London’s FTSE 100 was subdued today on fears of stubborn inflation keeping investors quiet, finishing in the red after being on one of its longest winning streaks in months.
The capital’s premier blue-chip index finished 7,452.87, 0.28 per cent down, after spending all day in the green. By 2.30 it was at 7,488.29, about 0.2 per cent up, having opened 0.05 per cent up.
FTSE 250, which is more aligned with the UK domestic market, was up by 0.23 per cent.
Following news of Marks and Spencer joining the FTSE 100 list, Ocado soared in the afternoon up more than nine per cent, while Rolls-Royce also enjoyed a surge by around three per cent.
The biggest faller throughout the day was Glencore, which is under pressure from big investors seeking damages over claimed ‘untrue statements’ in prospectuses, according to the Financial Times. It was pipped at the close by Prudential however, which ended the biggest faller.
The Eurozone released new inflation figures today, while in the US, the Fed’s US personal consumption data and CPI was also published. This comes after inflation in Germany and Spain is reportedly cooling.
Inflation as measured by the personal consumption expenditures (PCE) price index rose 0.2 per cent last month in the US, matching June’s gain.
Food prices climbed 0.2 per cent and energy edged up 0.1 per cent. In the 12 months through July, the PCE price index increased 3.3 per cent after advancing 3.0 per cent in June.
Investors kept a a close eye on these figures, amid hopes UK inflation will also continue to fall amid 14 straight interest rate hikes by the Bank of England.
This comes as consumer confidence was given a boost this week following the cooling for core inflation, with all eyes on fresh inflation figures that are set to be released on 20 September.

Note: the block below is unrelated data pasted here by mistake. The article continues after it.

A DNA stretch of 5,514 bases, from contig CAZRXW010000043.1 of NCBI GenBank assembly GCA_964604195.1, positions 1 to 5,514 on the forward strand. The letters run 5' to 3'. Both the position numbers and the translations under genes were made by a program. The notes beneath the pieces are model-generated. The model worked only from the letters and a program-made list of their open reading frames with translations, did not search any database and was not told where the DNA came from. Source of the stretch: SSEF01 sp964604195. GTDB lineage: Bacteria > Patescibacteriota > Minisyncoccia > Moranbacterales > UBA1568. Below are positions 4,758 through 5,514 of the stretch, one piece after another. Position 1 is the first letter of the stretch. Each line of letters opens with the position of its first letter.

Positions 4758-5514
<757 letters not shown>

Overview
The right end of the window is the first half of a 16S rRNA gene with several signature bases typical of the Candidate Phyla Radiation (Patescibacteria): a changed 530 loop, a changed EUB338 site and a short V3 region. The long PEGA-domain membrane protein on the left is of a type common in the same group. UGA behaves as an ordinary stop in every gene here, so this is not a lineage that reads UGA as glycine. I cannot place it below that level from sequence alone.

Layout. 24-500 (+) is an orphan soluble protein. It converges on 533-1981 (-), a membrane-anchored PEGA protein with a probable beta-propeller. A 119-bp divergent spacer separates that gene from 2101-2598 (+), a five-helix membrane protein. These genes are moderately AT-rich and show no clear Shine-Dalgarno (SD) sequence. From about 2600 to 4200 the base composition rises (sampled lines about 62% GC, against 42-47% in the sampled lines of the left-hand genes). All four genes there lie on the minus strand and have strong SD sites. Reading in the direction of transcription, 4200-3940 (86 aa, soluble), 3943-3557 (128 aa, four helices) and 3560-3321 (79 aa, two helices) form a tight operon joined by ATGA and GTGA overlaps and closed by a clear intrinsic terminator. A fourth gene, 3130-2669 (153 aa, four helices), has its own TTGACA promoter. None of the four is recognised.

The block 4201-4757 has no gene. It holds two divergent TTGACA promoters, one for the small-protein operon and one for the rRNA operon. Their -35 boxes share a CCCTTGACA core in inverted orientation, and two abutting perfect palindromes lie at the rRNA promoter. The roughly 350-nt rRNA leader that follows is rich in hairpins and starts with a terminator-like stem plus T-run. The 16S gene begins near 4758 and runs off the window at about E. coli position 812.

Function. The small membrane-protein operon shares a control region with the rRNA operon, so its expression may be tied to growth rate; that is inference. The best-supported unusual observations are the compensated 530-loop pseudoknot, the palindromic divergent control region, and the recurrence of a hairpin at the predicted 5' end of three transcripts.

At 10am, it was reported that Eurozone inflation held steady this month but underlying price growth fell as expected. It was a mixed picture that complicates life for the European Central Bank however, as it weighs the merits of a pause in rate hikes.
“The FTSE 100 was holding on by its fingertips to its latest move higher as investors awaited the latest reading of core inflation from the US,” saidAJ Bell investment director Russ Mould.
“The markets are so data driven right now, aping the stance adopted by central bankers, and it feels like a worse than expected reading could extinguish the recently improved sentiment.
“If what has been an up and down – or, more accurately, down and up August for the markets – is to have a positive conclusion then the Core PCE index, often seen as the Federal Reserve’s preferred measure of inflation, needs to come in at, or below, expectations.
“If it comes in higher than anticipated then we could see renewed nervousness ahead of the Fed’s meeting next month.
Susannah Streeter, head of money and markets at Hargreaves Lansdown, said: “Any signs of more stubborn inflation are still very much guiding market sentiment, so key data from the US and the eurozone will be pored over today.
“In the States the Fed’s preferred measure – the US personal consumption data – is out later and the preliminary eurozone CPI data will also be closely watched given that a snapshot out yesterday showed inflation in Germany and Spain not cooling as fast as hoped.
“Inflationary pressures are still staying stubborn even though the downturn is intensifying especially in Germany. That’s posing a big headache for the European Central Bank and if the eurozone wide inflation reading comes in hotter than expected, it is set to increase the chances of a rate hike in September, despite the risks of recession.”
Meanwhile in China, investors were also mulling the latest data released by its National Bureau of Statistics, showing factory activity contracted in August for the fifth month in a row.
Sheana Yue, China economist at Capital Economics, said: “The PMI surveys suggest a slight improvement in economic activity in August. Downward pressure on manufacturing appears to have eased, while construction activity accelerated. These have more than offset a further softening in services activity.
“But overall economic momentum remains weak and more policy support is needed to avoid a renewed slowdown later this year.”